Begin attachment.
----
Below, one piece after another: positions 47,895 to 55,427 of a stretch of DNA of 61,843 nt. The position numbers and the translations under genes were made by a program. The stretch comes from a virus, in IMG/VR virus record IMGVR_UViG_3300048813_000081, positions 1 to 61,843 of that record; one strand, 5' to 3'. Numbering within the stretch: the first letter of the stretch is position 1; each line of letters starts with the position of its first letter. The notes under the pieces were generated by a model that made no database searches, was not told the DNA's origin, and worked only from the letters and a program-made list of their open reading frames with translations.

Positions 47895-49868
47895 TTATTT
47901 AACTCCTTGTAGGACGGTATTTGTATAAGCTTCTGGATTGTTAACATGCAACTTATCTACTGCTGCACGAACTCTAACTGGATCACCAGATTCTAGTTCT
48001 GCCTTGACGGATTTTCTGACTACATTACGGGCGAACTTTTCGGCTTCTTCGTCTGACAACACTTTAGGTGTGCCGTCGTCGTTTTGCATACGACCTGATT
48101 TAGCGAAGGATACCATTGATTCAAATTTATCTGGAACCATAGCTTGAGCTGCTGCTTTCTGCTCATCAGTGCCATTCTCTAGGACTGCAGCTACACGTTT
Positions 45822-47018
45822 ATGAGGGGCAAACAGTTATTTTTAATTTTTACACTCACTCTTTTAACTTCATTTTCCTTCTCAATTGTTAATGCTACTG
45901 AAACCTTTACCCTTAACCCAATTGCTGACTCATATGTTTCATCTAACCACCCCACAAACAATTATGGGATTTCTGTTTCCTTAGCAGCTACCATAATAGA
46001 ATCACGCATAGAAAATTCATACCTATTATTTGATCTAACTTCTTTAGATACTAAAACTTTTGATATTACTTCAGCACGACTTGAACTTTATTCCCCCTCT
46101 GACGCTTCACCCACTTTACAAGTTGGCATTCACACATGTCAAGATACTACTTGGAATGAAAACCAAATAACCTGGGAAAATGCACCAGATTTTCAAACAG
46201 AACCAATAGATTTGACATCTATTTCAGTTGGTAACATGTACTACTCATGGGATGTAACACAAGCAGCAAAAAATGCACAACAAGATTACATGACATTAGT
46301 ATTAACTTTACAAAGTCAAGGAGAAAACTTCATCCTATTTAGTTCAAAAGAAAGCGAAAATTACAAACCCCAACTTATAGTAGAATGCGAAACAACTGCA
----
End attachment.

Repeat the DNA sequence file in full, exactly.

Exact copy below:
Below, one piece after another: positions 47,895 to 55,427 of a stretch of DNA of 61,843 nt. The position numbers and the translations under genes were made by a program. The stretch comes from a virus, in IMG/VR virus record IMGVR_UViG_3300048813_000081, positions 1 to 61,843 of that record; one strand, 5' to 3'. Numbering within the stretch: the first letter of the stretch is position 1; each line of letters starts with the position of its first letter. The notes under the pieces were generated by a model that made no database searches, was not told the DNA's origin, and worked only from the letters and a program-made list of their open reading frames with translations.

Positions 47895-49868
47895 TTATTT
47901 AACTCCTTGTAGGACGGTATTTGTATAAGCTTCTGGATTGTTAACATGCAACTTATCTACTGCTGCACGAACTCTAACTGGATCACCAGATTCTAGTTCT
48001 GCCTTGACGGATTTTCTGACTACATTACGGGCGAACTTTTCGGCTTCTTCGTCTGACAACACTTTAGGTGTGCCGTCGTCGTTTTGCATACGACCTGATT
48101 TAGCGAAGGATACCATTGATTCAAATTTATCTGGAACCATAGCTTGAGCTGCTGCTTTCTGCTCATCAGTGCCATTCTCTAGGACTGCAGCTACACGTTT
Positions 45822-47018
45822 ATGAGGGGCAAACAGTTATTTTTAATTTTTACACTCACTCTTTTAACTTCATTTTCCTTCTCAATTGTTAATGCTACTG
45901 AAACCTTTACCCTTAACCCAATTGCTGACTCATATGTTTCATCTAACCACCCCACAAACAATTATGGGATTTCTGTTTCCTTAGCAGCTACCATAATAGA
46001 ATCACGCATAGAAAATTCATACCTATTATTTGATCTAACTTCTTTAGATACTAAAACTTTTGATATTACTTCAGCACGACTTGAACTTTATTCCCCCTCT
46101 GACGCTTCACCCACTTTACAAGTTGGCATTCACACATGTCAAGATACTACTTGGAATGAAAACCAAATAACCTGGGAAAATGCACCAGATTTTCAAACAG
46201 AACCAATAGATTTGACATCTATTTCAGTTGGTAACATGTACTACTCATGGGATGTAACACAAGCAGCAAAAAATGCACAACAAGATTACATGACATTAGT
46301 ATTAACTTTACAAAGTCAAGGAGAAAACTTCATCCTATTTAGTTCAAAAGAAAGCGAAAATTACAAACCCCAACTTATAGTAGAATGCGAAACAACTGCA